An infrequently updated dumping ground for one culture junkie's thoughts on film and whatever else

Friday, April 2, 2010

Lost in the '70s, #2: Hester Street (1975)

Less to say about this one, as it's perhaps more interesting for its novelty value than anything else. What makes it an oddity? For one thing, it was an independently produced, self-distributed film in an era when the word "indie" didn't yet exist and non-studio films were made mostly for the grindhouse. It's a near-plotless film in black-and-white, about a group of Jewish immigrants in 1890s New York, and here's the kicker: writer-director Joan Micklin Silver's commitment to authenticity was so strong that half the movie's dialogue is in fucking Yiddish.

I couldn't believe it either. One of the basic items of disbelief-suspension in American movies is that when characters from non-English-speaking countries talk to each other, they're probably going to speak English, because the movie is for English-speaking audiences who don't want to read subtitles. Not so here. I wonder—did the actors actually learn the dead language, or just train to read their lines phonetically? The only known quantity in the cast is Carol Kane, whose wonderfully subtle performance is several worlds away from her familiar flighty comic schtick. (She was nominated for an Oscar for the role, which is kind of cool.) Her character is an old-worlder just off the boat who's having trouble adjusting to life in America, while her husband, who's already been in New York for a while working at a sweatshop, already considers himself a proud Yankee. That's the only real conflict in this loose, episodic film, which verges on tedium at times but is ultimately rescued by charm and authenticity.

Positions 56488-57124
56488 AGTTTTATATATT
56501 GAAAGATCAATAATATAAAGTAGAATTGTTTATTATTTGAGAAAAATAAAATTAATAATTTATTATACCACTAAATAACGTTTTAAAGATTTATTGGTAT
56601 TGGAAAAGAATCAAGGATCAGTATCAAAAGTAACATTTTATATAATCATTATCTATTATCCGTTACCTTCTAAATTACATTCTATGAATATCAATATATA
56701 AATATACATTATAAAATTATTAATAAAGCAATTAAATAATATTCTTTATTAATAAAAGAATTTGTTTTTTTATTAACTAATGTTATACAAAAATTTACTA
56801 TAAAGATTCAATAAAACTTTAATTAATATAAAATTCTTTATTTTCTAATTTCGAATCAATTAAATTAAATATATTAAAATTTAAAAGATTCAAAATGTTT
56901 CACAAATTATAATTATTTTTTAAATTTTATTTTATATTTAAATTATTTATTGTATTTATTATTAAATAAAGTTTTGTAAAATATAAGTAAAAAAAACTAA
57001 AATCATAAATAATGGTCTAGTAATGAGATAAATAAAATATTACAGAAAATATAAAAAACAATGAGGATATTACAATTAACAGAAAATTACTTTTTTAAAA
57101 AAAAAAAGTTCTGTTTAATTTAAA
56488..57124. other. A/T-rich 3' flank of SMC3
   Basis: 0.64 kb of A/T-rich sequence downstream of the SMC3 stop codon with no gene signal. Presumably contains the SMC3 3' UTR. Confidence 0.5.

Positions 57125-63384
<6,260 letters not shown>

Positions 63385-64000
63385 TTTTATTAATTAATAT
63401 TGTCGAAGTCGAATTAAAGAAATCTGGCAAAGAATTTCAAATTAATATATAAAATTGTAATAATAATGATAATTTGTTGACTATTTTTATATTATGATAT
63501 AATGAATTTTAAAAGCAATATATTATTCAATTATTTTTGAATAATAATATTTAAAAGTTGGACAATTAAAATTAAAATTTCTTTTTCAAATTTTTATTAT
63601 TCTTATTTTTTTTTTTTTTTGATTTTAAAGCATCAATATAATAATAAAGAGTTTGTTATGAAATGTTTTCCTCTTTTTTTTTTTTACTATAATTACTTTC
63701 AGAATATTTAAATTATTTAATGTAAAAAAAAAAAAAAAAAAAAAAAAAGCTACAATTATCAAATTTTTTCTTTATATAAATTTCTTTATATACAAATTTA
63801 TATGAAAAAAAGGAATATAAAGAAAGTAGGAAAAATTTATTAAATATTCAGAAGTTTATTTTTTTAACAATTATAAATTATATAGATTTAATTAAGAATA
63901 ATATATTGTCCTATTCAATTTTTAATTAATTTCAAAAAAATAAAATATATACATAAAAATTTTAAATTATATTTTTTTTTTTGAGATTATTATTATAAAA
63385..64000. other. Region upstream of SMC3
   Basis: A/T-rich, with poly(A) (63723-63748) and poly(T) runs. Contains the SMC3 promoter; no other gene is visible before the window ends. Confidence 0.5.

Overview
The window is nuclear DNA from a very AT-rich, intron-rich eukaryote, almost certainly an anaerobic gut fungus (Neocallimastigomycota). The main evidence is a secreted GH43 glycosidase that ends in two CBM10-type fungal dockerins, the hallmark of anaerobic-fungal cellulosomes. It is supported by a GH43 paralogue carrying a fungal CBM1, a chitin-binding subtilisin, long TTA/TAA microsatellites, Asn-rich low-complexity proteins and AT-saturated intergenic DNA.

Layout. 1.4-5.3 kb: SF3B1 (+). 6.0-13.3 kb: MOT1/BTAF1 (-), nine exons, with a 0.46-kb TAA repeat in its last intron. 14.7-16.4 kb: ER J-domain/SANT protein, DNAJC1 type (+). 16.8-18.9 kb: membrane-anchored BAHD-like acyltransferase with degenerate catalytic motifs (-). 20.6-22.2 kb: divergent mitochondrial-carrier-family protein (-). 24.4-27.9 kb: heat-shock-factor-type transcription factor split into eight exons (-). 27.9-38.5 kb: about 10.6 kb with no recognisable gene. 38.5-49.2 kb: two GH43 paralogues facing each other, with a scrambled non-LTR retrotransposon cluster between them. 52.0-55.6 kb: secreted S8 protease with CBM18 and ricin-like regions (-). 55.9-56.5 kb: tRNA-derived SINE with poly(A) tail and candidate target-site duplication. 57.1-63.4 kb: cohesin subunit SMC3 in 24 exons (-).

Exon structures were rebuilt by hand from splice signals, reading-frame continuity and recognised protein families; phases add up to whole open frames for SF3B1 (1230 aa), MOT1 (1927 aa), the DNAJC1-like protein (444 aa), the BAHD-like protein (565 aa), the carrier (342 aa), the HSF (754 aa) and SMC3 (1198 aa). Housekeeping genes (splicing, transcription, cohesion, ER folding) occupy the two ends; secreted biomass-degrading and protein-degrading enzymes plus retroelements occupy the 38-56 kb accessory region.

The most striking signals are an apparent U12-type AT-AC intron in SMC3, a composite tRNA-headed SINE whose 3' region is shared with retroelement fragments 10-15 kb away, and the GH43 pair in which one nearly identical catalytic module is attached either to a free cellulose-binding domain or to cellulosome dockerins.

This is surely the only movie ever made to climax in an elaborate Jewish divorce ritual—and still somehow end on a happy, upbeat note. Silver's blithe disregard for audience-coddling makes this a notable film, albeit not the most engaging the decade had to offer. It's no classic, but it's an odd little gem that's both of its time and unique. Oh, and Ray Romano's mom from Everybody Loves Raymond is in it. Jeez, was she ever young? Alas I don't think she speaks Yiddish in the movie. But pretty much everyone else does.

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